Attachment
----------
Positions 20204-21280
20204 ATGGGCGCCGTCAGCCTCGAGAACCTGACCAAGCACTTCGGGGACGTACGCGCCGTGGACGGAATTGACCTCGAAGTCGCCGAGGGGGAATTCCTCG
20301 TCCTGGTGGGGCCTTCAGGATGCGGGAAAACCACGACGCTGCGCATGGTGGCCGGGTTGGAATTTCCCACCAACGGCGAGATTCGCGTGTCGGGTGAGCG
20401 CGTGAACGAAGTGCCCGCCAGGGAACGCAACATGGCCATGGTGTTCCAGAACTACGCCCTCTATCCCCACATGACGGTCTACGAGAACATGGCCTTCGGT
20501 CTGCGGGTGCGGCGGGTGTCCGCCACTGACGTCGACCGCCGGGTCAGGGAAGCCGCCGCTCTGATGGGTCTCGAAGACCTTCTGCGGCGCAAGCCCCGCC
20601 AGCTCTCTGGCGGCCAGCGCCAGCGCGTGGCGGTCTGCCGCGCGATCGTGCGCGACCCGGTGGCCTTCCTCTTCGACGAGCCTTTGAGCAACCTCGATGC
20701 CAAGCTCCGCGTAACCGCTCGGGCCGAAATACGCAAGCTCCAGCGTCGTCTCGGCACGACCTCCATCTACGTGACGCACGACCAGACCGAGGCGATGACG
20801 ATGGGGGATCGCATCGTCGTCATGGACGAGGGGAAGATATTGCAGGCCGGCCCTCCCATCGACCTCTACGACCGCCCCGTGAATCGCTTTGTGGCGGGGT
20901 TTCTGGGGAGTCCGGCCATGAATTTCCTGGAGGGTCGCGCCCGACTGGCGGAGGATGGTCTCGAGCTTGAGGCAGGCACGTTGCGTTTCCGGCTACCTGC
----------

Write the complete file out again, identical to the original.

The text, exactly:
Positions 20204-21280
20204 ATGGGCGCCGTCAGCCTCGAGAACCTGACCAAGCACTTCGGGGACGTACGCGCCGTGGACGGAATTGACCTCGAAGTCGCCGAGGGGGAATTCCTCG
20301 TCCTGGTGGGGCCTTCAGGATGCGGGAAAACCACGACGCTGCGCATGGTGGCCGGGTTGGAATTTCCCACCAACGGCGAGATTCGCGTGTCGGGTGAGCG
20401 CGTGAACGAAGTGCCCGCCAGGGAACGCAACATGGCCATGGTGTTCCAGAACTACGCCCTCTATCCCCACATGACGGTCTACGAGAACATGGCCTTCGGT
20501 CTGCGGGTGCGGCGGGTGTCCGCCACTGACGTCGACCGCCGGGTCAGGGAAGCCGCCGCTCTGATGGGTCTCGAAGACCTTCTGCGGCGCAAGCCCCGCC
20601 AGCTCTCTGGCGGCCAGCGCCAGCGCGTGGCGGTCTGCCGCGCGATCGTGCGCGACCCGGTGGCCTTCCTCTTCGACGAGCCTTTGAGCAACCTCGATGC
20701 CAAGCTCCGCGTAACCGCTCGGGCCGAAATACGCAAGCTCCAGCGTCGTCTCGGCACGACCTCCATCTACGTGACGCACGACCAGACCGAGGCGATGACG
20801 ATGGGGGATCGCATCGTCGTCATGGACGAGGGGAAGATATTGCAGGCCGGCCCTCCCATCGACCTCTACGACCGCCCCGTGAATCGCTTTGTGGCGGGGT
20901 TTCTGGGGAGTCCGGCCATGAATTTCCTGGAGGGTCGCGCCCGACTGGCGGAGGATGGTCTCGAGCTTGAGGCAGGCACGTTGCGTTTCCGGCTACCTGC